SEATTLE, Washington — In Pakistan, approximately 3,186,000 people live in modern slavery, according to the 2018 Global Slavery Index. In recent years, human trafficking in Pakistan has been addressed by the Pakistani government with new laws and regulations, however much can still be done to improve the ongoing situation. In 2018, over 74% of the population was vulnerable to modern slavery. In the same year, the Pakistani government established new measures to discourage the practice.
Origin of Human Trafficking in Pakistan
Human trafficking stems from adverse circumstances in a country, but most notably is the lack of employment, poverty and wars. Victims of human trafficking are often lured by a job offer, sold by family members when young or mislead by fake cross-border migrators.
According to Walk Free and its 2018 Global Slavery Index, Pakistan does not meet the minimum government standards for eradicating modern slavery. However, since then, the Pakistani government has taken preventive measures to combat modern slavery.
Pakistani Government’s Response to Human Trafficking
- Prevention of Trafficking in Persons Act 2018 (PTPA) – Ensures that those involved in trafficking are subject to a fine of one million rupees or a jail sentence of at least seven years, depending on the court’s decision. The trafficking of women and children results in the minimum jail sentence of 10 years. The strict penalties help target a large proportion of human trafficking.
- An Inter-Agency Task Force (IATF) – Established to gather information about human traffickers and share the information with various organizations of interest such as the Balochistan Police and Maritime security agency.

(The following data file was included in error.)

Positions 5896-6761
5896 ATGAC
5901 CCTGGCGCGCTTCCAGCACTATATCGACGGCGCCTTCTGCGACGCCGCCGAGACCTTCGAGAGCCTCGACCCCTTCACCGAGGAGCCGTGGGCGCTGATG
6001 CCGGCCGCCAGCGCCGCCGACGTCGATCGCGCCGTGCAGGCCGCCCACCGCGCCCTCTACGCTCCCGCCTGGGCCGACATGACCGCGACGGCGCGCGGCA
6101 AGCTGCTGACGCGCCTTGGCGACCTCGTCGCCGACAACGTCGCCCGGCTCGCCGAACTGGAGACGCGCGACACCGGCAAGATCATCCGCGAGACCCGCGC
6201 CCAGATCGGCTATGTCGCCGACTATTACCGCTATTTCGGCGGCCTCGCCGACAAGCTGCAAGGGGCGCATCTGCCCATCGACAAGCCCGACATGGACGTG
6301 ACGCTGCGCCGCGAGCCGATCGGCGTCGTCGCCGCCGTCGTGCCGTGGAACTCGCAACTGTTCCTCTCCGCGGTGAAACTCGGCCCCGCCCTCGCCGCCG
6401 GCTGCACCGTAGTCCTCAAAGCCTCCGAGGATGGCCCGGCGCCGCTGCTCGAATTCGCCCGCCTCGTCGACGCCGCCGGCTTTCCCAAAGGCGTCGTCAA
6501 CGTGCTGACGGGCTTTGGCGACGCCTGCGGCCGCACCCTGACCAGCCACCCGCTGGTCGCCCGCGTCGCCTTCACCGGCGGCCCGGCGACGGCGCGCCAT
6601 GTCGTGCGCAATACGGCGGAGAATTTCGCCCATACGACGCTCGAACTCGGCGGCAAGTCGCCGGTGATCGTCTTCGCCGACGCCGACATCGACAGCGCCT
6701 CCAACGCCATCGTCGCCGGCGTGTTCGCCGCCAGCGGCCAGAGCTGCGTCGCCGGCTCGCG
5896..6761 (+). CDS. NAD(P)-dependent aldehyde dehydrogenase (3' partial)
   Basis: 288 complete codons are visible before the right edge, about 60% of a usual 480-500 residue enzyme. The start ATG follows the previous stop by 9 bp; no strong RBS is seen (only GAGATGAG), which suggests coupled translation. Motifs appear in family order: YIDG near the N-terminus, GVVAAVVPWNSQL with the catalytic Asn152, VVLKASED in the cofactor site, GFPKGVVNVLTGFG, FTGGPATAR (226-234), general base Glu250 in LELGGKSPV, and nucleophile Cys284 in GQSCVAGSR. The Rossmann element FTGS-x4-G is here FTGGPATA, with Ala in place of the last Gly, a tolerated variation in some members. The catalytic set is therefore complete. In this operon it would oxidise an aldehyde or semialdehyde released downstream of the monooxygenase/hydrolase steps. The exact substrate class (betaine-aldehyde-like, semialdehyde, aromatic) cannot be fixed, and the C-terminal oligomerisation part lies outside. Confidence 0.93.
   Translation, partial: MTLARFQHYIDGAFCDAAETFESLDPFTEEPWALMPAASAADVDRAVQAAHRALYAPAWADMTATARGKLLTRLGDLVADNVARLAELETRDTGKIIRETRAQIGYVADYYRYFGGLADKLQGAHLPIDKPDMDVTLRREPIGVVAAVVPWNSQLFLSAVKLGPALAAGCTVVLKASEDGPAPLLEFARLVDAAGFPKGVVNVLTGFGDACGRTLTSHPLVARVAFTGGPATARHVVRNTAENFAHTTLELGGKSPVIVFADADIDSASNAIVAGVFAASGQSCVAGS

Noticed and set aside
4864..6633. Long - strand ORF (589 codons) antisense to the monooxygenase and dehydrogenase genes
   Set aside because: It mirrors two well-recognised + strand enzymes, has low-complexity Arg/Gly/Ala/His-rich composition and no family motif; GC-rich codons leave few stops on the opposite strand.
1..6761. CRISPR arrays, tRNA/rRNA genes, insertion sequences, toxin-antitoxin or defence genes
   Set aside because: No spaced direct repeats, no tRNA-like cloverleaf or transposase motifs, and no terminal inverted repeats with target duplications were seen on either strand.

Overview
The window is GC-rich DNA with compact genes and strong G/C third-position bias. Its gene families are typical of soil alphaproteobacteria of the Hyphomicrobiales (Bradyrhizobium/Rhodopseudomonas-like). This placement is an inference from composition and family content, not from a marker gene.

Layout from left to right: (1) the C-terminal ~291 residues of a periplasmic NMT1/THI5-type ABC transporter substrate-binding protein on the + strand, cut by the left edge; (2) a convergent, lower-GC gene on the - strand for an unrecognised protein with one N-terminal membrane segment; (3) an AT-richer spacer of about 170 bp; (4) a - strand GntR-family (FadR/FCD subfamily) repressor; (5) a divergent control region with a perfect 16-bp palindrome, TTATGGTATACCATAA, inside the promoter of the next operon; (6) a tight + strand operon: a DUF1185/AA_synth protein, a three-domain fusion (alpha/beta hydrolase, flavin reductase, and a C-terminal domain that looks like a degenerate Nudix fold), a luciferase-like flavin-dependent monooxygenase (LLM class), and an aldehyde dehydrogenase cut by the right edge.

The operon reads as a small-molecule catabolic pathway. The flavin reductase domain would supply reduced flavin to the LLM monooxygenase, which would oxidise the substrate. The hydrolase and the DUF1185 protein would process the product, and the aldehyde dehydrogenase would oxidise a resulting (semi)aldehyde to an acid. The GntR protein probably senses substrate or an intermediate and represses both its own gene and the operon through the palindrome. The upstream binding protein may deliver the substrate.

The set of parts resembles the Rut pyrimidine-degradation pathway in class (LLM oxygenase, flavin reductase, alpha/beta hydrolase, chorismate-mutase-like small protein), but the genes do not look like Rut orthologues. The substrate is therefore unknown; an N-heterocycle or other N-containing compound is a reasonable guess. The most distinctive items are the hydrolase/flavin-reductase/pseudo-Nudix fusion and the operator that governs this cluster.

- The Integrated Border Management System (IBMS) – Created to check all immigration posts which help monitor people entering and leaving Pakistan.
- Prevention and Control of Human Trafficking Ordinance 2002 (PACHTO) – Outlines the meaning of human trafficking, including coercion and both buyers and sellers. The clear outline allows law enforcers to move forward with penalties quickly. It also defines two or more people participating in a transaction as an “organized criminal group,” allowing the government to prosecute those convicted.
- The Bonded Labour System Abolition Act (BLSA) – Sets strict jail sentences from two to five years and penalties for those who employ people to compensate for their inability to pay off their debts. In this situation, human traffickers result from people agreeing to the trade and its demands instead of repaying their loaners.
As a result of these new additions, 18 most-wanted traffickers have been arrested since January 2018, and 348 new cases have registered under new laws, including PTPA. The new measures and its results show the efficiency of the policies and task forces implemented in Pakistan.
NGOs Dedicated to Eradicating Modern Slavery
Additionally, several NGOs are fighting against this modern practice in Pakistan. One such NGO is the Society for Human Rights and Prisoner’s Aid (SHARP). SHARP strives to promote human rights across Pakistan by taking action against human trafficking, discrimination and the inability to access healthcare, among many other persistent issues in vulnerable populations. SHARP conducted several workshops to raise awareness about modern slavery in Gujrat, Bahawalpur, Peshawar and Mardan.
It also participated in a project that focused on bringing together different representatives from governmental institutions, media, civil sector organizations and U.N. agencies to a single forum named Pakistan Thematic Group on Human Trafficking (PTGHT). The forum allowed representatives to share new information, research the nature of human trafficking and discuss the consequences of modern slavery while identifying practical solutions. SHARP conducts regular awareness and sensitization workshops such as the one-day training session for police officers to identify and deal with human trafficking.
The actions taken by Pakistan’s government proved effective in strengthening the country’s preventive modern slavery measures. More can still be done by the Pakistani government and NGOs to bring awareness and place preventive measures to combat modern slavery. Nevertheless, the Pakistani government’s steps prove that actions should and can be done to fight human trafficking in vulnerable communities.
– Mridula Divakar